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Personal Services Return, but What About Clients?

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After half a year spent studiously avoiding close contact with those outside of their immediate bubbles, former patrons of gyms, hair salons, tattoo parlors, and other personal services are now faced with a choice: to be, or not to be… indoors with other people.

One week after the city gave the green light for personal services to resume inside, business owners are reporting a mixed response. Perceptions of safety and a diminished client base due to people moving out of the city appear to be two major factors.

“We thought we would be completely slammed, but I don’t think people are totally comfortable coming in for indoor services,” says Taylor Gallanter, co-owner of Beau SF barbershop and beauty parlor in Presidio Heights. “We didn’t get that huge flood of booking that we expected.”

Across town, fitLOCALfit’s Bernal Heights and Glen Park gyms have seen “pretty good success with reopening in the first week,” says owner Dean Eriksen, adding that the two small gyms have largely remained full to the city-sanctioned 10 percent capacity limit.

Several small beauty salons, tattoo parlors and barbershops reached by phone were too busy to talk — but a couple of the people reached did note that business had been greater than expected before hanging up. Vilius Zaikauskas, owner of Mysa Day Spa on West Portal, was “satisfied” with the number of people coming in, adding that at times he has had more clients than he can accommodate.

Many personal services are still getting up and running, and putting the word out to their customers that they are open for business. Image Hair Tech Beauty Salon on San Bruno Avenue has been open for just two days, and so far, “it’s been slow,” says stylist Pam Cxan. “We hope that in another week or two it’s going to be better, but I think it’s going to take time.”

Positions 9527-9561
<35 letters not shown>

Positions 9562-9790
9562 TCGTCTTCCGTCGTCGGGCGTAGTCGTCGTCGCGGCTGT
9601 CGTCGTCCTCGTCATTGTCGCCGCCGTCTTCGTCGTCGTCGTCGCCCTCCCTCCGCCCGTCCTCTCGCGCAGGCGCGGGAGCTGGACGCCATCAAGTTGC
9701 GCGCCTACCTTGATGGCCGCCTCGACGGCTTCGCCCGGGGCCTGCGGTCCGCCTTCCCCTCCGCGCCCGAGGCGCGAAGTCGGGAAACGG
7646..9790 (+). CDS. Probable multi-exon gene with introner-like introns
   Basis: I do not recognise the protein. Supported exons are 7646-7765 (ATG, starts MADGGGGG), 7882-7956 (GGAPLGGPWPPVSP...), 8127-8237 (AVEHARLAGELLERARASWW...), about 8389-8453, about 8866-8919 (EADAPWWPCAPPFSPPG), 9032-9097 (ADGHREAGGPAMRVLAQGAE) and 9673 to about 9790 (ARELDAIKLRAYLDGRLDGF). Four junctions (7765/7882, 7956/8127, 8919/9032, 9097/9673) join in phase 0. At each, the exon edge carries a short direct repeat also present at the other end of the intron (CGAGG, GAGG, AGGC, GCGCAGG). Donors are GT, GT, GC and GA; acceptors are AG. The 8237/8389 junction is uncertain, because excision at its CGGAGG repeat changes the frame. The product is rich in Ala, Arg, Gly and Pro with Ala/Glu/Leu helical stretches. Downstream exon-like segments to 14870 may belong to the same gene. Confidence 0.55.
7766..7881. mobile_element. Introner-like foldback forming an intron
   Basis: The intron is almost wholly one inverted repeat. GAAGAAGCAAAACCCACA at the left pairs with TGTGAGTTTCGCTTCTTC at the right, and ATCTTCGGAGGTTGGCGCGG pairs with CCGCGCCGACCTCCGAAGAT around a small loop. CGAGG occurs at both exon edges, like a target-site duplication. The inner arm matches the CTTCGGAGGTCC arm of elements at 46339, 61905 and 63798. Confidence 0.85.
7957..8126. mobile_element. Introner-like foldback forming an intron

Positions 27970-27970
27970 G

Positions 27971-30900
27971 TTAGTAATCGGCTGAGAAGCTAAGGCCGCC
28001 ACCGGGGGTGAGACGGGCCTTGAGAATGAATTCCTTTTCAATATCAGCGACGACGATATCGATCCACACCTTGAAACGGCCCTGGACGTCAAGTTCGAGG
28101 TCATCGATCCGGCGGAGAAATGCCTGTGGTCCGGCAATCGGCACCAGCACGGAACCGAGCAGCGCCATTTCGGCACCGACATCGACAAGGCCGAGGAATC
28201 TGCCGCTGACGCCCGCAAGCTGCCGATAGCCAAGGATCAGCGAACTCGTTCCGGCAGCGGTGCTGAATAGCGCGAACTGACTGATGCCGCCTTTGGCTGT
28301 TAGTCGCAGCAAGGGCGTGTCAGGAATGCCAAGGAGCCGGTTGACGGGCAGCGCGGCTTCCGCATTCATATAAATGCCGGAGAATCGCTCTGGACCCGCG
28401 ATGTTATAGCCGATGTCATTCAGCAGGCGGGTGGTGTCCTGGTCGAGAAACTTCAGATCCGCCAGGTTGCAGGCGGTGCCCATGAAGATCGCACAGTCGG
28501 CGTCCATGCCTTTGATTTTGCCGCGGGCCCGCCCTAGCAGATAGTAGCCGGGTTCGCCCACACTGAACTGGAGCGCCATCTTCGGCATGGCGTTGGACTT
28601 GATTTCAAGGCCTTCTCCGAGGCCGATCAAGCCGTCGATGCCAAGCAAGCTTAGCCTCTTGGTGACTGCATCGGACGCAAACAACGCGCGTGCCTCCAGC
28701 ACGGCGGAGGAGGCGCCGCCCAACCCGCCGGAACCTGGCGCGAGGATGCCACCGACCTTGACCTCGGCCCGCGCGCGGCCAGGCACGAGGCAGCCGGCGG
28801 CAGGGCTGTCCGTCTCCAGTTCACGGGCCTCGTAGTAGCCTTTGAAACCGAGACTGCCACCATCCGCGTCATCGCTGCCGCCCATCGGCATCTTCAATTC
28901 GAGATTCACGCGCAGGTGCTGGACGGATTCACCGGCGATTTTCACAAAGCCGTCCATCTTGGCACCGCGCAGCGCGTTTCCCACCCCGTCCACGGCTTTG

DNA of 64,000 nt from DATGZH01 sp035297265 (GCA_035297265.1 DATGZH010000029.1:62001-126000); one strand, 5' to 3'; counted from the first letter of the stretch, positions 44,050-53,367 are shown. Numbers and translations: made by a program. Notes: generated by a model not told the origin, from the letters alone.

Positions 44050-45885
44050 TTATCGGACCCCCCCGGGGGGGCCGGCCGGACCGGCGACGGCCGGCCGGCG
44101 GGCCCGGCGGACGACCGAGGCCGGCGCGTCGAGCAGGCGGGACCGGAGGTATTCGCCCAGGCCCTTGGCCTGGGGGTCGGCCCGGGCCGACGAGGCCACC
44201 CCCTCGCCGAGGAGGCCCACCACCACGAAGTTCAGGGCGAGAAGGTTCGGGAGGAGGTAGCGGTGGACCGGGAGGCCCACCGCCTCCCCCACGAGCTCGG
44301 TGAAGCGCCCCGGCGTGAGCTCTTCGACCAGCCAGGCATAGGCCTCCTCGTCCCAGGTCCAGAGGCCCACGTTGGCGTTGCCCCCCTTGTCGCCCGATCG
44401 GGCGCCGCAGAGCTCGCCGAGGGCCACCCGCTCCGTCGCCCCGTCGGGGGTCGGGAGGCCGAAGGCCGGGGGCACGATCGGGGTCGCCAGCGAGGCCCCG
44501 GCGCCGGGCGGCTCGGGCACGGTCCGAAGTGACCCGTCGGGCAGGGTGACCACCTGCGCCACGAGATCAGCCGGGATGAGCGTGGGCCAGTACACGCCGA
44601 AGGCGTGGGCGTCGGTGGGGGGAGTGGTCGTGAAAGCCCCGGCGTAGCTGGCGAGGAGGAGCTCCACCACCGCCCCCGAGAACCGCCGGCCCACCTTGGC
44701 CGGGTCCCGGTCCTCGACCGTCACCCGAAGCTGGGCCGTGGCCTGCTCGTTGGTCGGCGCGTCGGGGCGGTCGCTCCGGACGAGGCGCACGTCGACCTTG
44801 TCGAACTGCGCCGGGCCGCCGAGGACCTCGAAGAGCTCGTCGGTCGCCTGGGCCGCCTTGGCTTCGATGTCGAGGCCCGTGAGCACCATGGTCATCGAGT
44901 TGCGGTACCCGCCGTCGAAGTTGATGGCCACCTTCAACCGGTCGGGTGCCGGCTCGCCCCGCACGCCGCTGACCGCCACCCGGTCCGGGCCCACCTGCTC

Nathan Cerda, owner of Nate’s Barbershop in Oceanview, can’t take as many clients as normal due to capacity and sanitization requirements, but there’s still plenty of open appointments on his calendar. With his location between SF State and City College, he’s not holding his breath until in-person learning is back on. “Once everyone goes back to school, hopefully by next semester, we’ll see some progress,” he says.

Some business owners expressed frustration about the back and forth guidelines and regulations from the city. Gallanter of Beau SF says her business spent a lot of money on marketing in advance of the planned June 29 reopening date, and got a full slate of bookings, only to have it cancelled by the city two days before the target date. Now, she says, “We’re trying to build back client trust.”

Mystie Hansen, owner of Studiomix gym on Van Ness, thinks the city has not done enough “to show the public that it’s safe to go to gyms.” Her 30,000 square foot gym technically has a capacity of more than 30 people under current regulations, but so far, no more than five people at a time have shown up to use the facility. Membership has declined 85 percent since the beginning of the pandemic. Many former members, Hansen suspects, have moved out of town.

This sentiment was shared by Gallanter, in tony Presidio Heights, as well as Cerda, in working class Oceanview. “A lot of San Franciscans left the neighborhood,” Cerda says. “With a lot of the tech industry gone, that really affected us.”

And with the city’s commercial eviction moratorium set to expire by the end of the month many businesses are still teetering on the brink, despite being open.

“It’s really critical that the public support these small businesses,” Hansen says. “Activate your membership now, even if you don’t want to come in until January. Because we want to still be here in January.”

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Benjamin Schneider

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